Canada Warbler
(Cardellina canadensis)

Summary

Picture of bird
© Dan Busby
For additional photos and vocalizations, visit Dendroica. (Link opens in a new window.)

Still fairly abundant and widespread, the Breeding Bird Survey indicates this primarily Canadian-breeding species has undergone a significant long-term, decrease since about 1970. That decrease, which led to its listing under the Species at Risk Act in 2010, is thought to be due primarily to limitations on the wintering grounds (Wilson et al. 2018). This species has been identified as a priority for conservation and/or stewardship in one or more Bird Conservation Region Strategies in Canada.

Designations

Main designations for the species
DesignationStatusDateSubspecies, population
COSEWIC (Canada)Threatened2008 
SARA (Canada)Threatened2010 
IUCN (Global)Least concern2018 
Partners in Flight (North America)Watch list - yellow D2017 
Wild Species (Canada)Vulnerable2015 
State of North America’s BirdsWatch list2016 
Bird Conservation Region StrategyPriority Species2013 

Population status

Geographic area or populationPopulation change relative to ~1970ReliabilityStatus in relation to goal
CanadaLarge DecreaseMediumBelow Acceptable Level
 

Population estimate

Geographic area or populationPopulation estimate
Canada1,000,000 - 5,000,000 adults
 

Distribution maps

 

Migration strategy, occurrence

Long-distance migrant

Responsibility for conservation

Geographic areaResponsibility based on % of global population
CanadaHigh

General nesting period in Canada

Nesting period starts between late May and early June and ends in late July, depending on the region. Before or after this period, the probability of an active nest is lower.
 

Conservation and management

Loss of wintering habitat in South America is likely one of the most important factors responsible for the decline of the Canad Warbler (Wilson et al. 2018), as well as loss and degradation of habitat on the breeding grounds (e.g., loss of understory, conversion of eastern forested swamps; Reitsma et al. 2010). More recently, there is a suggestion that declines in Canada Warbler may be related to spruce budworm populations (Sleep et al. 2009), which have been in decline since the mid-1980s. Spruce budworm populations are known to be cyclical (Royama 1984) and can be expected to surge again to high levels in the near future (Royama et al. 2005). However, other studies suggest there is little evidence at the local scale that Canada Warbler responds strongly to budworm infestation (Venier and Holmes 2010). The species is also highly vulnerable to collisions with buildings and vehicles (Environment Canada 2016b). The Canada Warbler International Conservation Initiative, a public-private partnership, was launched in 2013 to further investigate the causes of population declines and coordinate conservation efforts throughout the species' range. For information on the legal status of this species under the Species at Risk Act (SARA) and to view available recovery documents, see the SARA Registry.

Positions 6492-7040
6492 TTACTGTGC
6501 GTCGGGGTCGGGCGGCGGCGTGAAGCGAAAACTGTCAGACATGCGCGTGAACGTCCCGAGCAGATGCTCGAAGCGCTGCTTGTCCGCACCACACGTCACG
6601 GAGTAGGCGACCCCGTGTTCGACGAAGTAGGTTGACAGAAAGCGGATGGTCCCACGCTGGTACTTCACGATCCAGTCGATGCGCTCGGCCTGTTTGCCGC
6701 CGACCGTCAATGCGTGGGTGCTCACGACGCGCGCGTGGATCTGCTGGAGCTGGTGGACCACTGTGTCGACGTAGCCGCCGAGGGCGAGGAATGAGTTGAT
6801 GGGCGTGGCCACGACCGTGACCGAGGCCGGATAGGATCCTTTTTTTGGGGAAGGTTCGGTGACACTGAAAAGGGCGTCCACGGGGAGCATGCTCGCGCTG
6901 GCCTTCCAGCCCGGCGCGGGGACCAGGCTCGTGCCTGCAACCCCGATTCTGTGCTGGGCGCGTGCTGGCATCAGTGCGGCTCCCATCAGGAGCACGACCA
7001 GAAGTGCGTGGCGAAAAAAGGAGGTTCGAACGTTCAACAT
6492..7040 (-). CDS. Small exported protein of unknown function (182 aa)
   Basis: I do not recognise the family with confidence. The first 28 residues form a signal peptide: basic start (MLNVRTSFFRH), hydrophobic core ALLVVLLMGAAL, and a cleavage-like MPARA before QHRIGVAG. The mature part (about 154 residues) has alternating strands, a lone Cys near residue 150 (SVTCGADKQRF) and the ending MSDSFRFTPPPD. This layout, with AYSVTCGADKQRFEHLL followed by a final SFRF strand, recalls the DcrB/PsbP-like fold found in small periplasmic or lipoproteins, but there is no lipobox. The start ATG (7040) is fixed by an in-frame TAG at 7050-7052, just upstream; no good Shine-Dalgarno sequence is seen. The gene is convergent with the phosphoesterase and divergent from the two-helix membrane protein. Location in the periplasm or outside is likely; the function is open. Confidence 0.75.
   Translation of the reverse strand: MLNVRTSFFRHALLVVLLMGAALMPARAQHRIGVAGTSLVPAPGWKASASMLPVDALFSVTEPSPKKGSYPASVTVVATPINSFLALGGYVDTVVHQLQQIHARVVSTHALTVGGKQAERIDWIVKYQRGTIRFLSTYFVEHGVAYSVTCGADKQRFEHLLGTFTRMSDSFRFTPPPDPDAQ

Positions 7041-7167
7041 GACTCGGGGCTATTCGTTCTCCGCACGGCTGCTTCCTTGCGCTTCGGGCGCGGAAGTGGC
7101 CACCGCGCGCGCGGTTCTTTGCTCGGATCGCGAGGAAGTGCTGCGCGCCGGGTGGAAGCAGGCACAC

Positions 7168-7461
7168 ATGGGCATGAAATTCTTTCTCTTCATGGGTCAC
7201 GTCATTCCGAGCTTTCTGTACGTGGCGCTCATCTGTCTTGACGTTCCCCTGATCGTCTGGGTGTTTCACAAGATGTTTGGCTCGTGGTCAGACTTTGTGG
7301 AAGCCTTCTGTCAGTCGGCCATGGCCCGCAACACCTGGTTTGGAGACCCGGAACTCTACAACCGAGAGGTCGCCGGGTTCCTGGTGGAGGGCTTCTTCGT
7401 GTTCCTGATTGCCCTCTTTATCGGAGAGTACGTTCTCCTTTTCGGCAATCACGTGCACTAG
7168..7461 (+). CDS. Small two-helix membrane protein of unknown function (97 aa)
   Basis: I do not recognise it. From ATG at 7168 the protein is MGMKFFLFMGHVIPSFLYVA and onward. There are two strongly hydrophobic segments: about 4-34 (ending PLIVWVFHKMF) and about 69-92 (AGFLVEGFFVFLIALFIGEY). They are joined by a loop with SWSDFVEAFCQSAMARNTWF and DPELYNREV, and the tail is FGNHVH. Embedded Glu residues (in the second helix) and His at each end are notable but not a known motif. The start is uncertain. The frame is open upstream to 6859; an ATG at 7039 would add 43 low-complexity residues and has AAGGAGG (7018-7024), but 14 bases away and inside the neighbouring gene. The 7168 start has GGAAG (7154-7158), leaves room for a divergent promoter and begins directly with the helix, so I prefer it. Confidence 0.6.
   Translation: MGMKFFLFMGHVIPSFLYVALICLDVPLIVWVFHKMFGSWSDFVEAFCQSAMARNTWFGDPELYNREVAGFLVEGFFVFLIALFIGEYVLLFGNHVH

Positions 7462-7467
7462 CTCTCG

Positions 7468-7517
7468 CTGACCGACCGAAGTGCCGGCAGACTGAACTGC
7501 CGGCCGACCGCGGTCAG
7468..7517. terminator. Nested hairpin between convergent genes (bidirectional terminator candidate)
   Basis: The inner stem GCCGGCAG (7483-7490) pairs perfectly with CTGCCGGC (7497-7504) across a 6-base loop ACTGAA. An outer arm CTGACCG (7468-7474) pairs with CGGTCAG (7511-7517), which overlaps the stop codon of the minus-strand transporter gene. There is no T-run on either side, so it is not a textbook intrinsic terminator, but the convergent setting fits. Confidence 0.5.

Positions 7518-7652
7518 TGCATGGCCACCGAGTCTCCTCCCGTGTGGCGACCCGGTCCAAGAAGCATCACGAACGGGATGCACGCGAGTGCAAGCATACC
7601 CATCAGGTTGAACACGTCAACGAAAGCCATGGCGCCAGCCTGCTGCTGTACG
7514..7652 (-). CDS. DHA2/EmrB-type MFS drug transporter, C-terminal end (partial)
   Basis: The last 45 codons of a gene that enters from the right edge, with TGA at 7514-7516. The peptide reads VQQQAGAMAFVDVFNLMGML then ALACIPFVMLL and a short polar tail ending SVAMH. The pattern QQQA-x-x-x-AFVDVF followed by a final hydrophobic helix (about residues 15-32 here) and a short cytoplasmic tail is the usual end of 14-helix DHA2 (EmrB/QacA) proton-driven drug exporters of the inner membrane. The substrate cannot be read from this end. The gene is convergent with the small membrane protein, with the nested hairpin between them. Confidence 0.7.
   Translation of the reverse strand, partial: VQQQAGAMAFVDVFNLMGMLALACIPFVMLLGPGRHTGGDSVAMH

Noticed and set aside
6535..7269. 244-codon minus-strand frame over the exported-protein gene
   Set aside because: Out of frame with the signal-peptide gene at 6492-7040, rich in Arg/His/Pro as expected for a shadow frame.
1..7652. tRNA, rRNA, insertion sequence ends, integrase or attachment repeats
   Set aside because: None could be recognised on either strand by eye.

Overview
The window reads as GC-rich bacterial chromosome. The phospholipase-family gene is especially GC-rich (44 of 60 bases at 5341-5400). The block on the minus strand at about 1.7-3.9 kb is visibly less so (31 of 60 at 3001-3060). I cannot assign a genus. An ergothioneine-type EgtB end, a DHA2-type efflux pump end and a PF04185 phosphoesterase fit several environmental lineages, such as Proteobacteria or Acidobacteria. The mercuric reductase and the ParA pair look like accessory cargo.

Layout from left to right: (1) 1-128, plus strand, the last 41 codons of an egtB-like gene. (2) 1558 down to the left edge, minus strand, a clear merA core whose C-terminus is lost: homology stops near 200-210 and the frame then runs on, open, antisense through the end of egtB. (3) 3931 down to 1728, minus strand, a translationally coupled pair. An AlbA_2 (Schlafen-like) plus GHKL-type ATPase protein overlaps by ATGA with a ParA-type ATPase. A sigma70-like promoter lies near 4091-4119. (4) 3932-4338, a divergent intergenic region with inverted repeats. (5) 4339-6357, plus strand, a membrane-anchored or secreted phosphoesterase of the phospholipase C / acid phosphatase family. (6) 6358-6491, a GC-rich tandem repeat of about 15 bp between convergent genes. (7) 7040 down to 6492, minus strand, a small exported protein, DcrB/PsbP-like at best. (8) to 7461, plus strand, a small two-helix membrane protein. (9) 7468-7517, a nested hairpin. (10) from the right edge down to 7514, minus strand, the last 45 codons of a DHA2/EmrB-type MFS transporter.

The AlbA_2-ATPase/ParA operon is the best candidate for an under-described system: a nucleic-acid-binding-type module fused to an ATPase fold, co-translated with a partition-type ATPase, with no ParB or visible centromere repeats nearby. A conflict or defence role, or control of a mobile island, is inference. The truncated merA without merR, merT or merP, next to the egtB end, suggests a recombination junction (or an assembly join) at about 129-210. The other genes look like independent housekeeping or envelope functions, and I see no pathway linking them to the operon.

Bird conservation region strategies

Environment and Climate Change Canada and partners have developed Bird Conservation Region Strategies in each of Canada’s Bird Conservation Regions (BCRs). In these strategies, selected species are identified as priorities for one or more of the following reasons:

  • conservation concerns (i.e., species vulnerable due to population size, distribution, population trend, abundance, or threats)
  • stewardship responsibilities (i.e., species that typify the regional avifauna or have a large proportion of their range or population in the sub-region)
  • management concerns (i.e., species that require ongoing management because of their socio-economic importance as game species, or because of their impacts on other species or habitats)
  • other concerns (i.e., species deemed a priority by regional experts for other reasons than those listed above or because they are listed as species at risk or concern at the provincial level)

Select any of the sub-regions below to view the BCR strategy for additional details.

BCRs, marine biogeographic units, and sub-regions in which the species is listed as a priority
RegionSub-region and priority type
Atlantic Northern ForestsAtlantic Northern Forests, sub-region and priority type: Atlantic, NB -- Conservation & Stewardship
Atlantic Northern ForestsAtlantic Northern Forests, sub-region and priority type: Atlantic, NS -- Stewardship
Atlantic Northern ForestsAtlantic Northern Forests, sub-region and priority type: Atlantic, PE -- Other
Atlantic Northern ForestsAtlantic Northern Forests, sub-region and priority type: Quebec -- Conservation & Stewardship
Boreal Hardwood TransitionBoreal Hardwood Transition, sub-region and priority type: Ontario and Manitoba -- Conservation & Stewardship
Boreal Hardwood TransitionBoreal Hardwood Transition, sub-region and priority type: Quebec -- Conservation & Stewardship
Boreal Softwood ShieldBoreal Softwood Shield, sub-region and priority type: Ontario -- Conservation & Stewardship
Boreal Softwood ShieldBoreal Softwood Shield, sub-region and priority type: Prairie and Northern -- Other
Boreal Softwood ShieldBoreal Softwood Shield, sub-region and priority type: Quebec -- Stewardship
Boreal Taiga PlainsBoreal Taiga Plains, sub-region and priority type: Prairie and Northern -- Other
Lower Great Lakes/St. Lawrence PlainLower Great Lakes/St. Lawrence Plain, sub-region and priority type: Ontario -- Conservation
Lower Great Lakes/St. Lawrence PlainLower Great Lakes/St. Lawrence Plain, sub-region and priority type: Quebec -- Conservation
Taiga Shield and Hudson PlainsTaiga Shield and Hudson Plains, sub-region and priority type: Ontario -- Conservation
 

References